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I don't know why, but some of the equations in my Word 2007 document just won't print. They are left blank in the actual print, despite being correctly shown in the Print Preview.

The same happens if I try to convert the document to a PDF file using the virtual Adobe Acrobat printer.

In both cases missing equations happen to be on pages where some picture has been inserted (which displays fine, by the way).

Trying to export to PDF using the built-in converter gives even worse results - all equations are missing.

Do you have some clues what could be causing such issues?


As requested here are some sample files. I've stripped all non-essential text, but it should be sufficient:


The thing is - I suspect it's some kind of a font issue. I was forced to find a workaround as the matter was rather urgent. Fortunately, the document printed correctly when opened on another computer. But the math font looked differently after printing to PDF (though good enough to be acceptable).

What I can't understand is why removing graphics (Excel charts, pictures etc.) from the page solves the issue in the original faulty environment.

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Pczak: Can you provide a sample .docx file which shows the behavior? (Boil it down to 1 page, if possible). Can you also provide a PDF with such a missing equation? Without looking at the actual file(s) the answers will be pure speculation (unless someone else has seen the exact same problem and solved it).... –  Kurt Pfeifle May 27 '11 at 4:43
    
@pipitas: Sure, I will update the question accordingly. –  Karol Piczak May 27 '11 at 10:15
    
D'uh, I was so focussed on the details, that I missed to notice that you already stated it was a Word 2007 file... (LibreOffice 3.2 cannot open it correctly and display the formulas, BTW.) –  Kurt Pfeifle May 27 '11 at 13:20

6 Answers 6

up vote 4 down vote accepted

Today I have the same problem with exporting Word 2007 equations in PDF using save as -> PDF. Recently I was using doPDF to export Cyrillic texts and I decided to try it with the word equations. It worked perfectly!

Referencing another forum discussion in acrobat users blog I found the real word solution - simply load the “Files for Complex Script and right-to-left languages” found under the "Languages" tab in Regional and Language Options in the control panel

You will need a Windows XP SP3 CD and restart. The Saving the docx as PDF after this manipulation works perfectly!

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Looking at the Metadata of your files it seems that...

  • ... the .docx files were created with MS Office 2007 (or later)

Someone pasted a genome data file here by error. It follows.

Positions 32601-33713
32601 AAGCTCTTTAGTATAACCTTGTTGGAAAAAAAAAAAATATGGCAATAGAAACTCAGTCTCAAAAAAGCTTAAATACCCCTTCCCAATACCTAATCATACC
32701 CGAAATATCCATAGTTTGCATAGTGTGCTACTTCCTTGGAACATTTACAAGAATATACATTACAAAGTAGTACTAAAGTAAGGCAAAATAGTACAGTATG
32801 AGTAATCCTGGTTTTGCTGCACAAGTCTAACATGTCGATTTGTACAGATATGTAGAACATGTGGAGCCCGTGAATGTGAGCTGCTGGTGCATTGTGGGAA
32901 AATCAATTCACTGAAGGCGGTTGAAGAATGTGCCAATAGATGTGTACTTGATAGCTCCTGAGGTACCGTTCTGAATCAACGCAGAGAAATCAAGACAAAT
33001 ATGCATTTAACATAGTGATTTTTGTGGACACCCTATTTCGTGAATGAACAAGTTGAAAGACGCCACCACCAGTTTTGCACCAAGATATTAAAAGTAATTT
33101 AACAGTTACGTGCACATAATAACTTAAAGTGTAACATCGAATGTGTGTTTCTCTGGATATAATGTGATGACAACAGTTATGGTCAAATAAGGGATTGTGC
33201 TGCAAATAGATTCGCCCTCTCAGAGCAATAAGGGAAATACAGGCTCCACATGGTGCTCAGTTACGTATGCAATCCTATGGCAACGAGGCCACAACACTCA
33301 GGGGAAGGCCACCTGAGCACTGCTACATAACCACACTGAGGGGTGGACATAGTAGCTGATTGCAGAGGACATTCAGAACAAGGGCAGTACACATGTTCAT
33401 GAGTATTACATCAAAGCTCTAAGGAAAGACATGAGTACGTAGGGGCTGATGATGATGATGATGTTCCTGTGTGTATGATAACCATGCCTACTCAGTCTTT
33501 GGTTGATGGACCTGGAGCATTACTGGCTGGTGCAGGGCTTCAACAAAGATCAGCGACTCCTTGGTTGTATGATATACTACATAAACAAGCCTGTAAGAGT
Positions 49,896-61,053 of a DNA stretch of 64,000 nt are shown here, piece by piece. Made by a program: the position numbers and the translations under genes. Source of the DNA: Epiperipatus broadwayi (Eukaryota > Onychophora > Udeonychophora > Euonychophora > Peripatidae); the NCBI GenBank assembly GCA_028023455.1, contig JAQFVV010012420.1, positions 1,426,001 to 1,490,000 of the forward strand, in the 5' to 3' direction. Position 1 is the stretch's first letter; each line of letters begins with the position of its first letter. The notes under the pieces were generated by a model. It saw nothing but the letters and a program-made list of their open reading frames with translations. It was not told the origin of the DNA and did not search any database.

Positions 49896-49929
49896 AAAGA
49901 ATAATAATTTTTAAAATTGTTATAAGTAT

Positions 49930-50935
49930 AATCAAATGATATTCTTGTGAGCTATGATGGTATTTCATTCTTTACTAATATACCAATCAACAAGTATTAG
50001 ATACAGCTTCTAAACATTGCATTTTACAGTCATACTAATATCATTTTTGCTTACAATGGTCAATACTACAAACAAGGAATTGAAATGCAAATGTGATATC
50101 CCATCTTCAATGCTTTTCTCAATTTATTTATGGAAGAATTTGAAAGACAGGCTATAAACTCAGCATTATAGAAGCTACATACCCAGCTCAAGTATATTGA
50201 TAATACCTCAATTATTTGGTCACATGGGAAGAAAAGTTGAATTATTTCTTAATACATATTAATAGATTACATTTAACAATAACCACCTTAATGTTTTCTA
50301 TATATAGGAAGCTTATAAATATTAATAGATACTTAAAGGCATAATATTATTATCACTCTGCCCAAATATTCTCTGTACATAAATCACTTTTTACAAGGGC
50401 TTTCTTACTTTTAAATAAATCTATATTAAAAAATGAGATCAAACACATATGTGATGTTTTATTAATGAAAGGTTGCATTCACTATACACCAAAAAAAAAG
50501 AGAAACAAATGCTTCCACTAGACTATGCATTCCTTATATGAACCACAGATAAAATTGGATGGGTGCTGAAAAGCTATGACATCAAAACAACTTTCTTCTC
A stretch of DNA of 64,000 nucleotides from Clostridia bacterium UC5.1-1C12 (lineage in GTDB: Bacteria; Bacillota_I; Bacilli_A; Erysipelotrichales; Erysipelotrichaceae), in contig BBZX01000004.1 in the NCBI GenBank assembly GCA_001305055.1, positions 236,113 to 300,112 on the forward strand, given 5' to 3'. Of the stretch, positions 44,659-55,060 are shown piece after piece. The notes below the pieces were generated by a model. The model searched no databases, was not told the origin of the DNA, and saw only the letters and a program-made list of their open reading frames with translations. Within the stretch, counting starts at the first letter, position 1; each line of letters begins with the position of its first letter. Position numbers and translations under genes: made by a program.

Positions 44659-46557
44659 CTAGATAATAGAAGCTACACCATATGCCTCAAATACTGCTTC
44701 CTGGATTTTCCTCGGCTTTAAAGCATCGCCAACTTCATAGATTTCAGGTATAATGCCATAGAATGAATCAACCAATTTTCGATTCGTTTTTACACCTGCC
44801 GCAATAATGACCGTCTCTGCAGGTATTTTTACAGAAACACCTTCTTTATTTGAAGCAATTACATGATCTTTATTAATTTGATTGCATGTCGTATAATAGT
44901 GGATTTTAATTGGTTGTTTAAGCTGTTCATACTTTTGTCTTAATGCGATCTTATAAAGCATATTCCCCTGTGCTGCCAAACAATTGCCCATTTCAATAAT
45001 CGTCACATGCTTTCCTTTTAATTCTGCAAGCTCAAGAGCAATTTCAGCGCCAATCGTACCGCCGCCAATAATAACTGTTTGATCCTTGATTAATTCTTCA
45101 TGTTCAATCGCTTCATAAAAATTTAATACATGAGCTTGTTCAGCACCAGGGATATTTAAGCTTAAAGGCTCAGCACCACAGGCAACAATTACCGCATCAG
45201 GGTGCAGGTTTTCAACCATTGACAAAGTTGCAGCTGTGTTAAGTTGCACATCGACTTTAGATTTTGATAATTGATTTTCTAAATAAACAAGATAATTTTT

• ... the .pdf files were created with Adobe Acrobat Distiller 8.0.0

AFAIR, Acrobat 8.1 (released in June 2007) was the first Acrobat version to support MS Office 2007. So my guess is that the faulty PDF (missing the formulas while this other graphic is also present) is due to Acrobat 8.0 not being up to the job.

I do currently have no MS Office 2007 or later around to open the original file. I only have Office 2003 on Win XP. If I open the .docx there, the file gets somehow converted to an earlier version, and the formulas get converted to low resolution graphics -- yes, even inside the opened .doc(x) -- and they are no longer editable....

The Acrobat 9.4.4 present on the same XP system can convert to PDF both *.doc(x) files opened in Office 2003 just fine (but the formula graphics are clearly low-resolution quality).

OTOH, Office 2007 may already have a built-in method to convert/save as its documents in PDF format (Office 2010 definitely has this). Maybe this gives you better PDF results than relying on a Distiller 8.0.0 from a time that was just before your *.docx newness even hit the market?


Update: Later this weekend I'll be able to open the *.docx files in Word 2007 and see what can be done for the PDF conversion from there...


Update 2: I've now had the opportunity to look at your original .docx file. My friend's system was a Vista, with Office 2007 and Acrobat Professional 9.4.0.

With this software combo, there are 3 different ways to create a PDF from the .docx. From the application main menu click on...

  1. "Print..." and select the "Adobe PDF" printer. This generates a PostScript file and sends it to Adobe Distiller which converts the PS to PDF.
  2. "Save As..." and select "Adobe PDF". This path uses the 'Adobe PDFMaker for Word' set of macros (which come onto the system with the Adobe Professional install routine) and convert to PDF without the PostScript de-tour.
  3. "Save As..." and select first "PDF or XPS", then "Save as type: PDF". This method is the built-in MS way to convert Word files to PDF.

I tested all 3 methods, and each of them had as a result the math formulas on the PDF page in good quality.

I noticed that the font used inside the formulas is Cambria and Cambria Math. Karol, you should check your one system which doesn't produce the formulas in the PDF: does it have these fonts installed?


Update 3: Since your two systems which produce different PDF results from the same input .docx file via "Save As... --> Adobe PDF", one thing to check are the PDF conversion settings used on both systems.

From the top of my head:

  1. Click on Acrobat in the top menu of the Ribbon Bar.
  2. Click on Preferences.
  3. Check which selection is active in drop-down menu of Conversion Settings.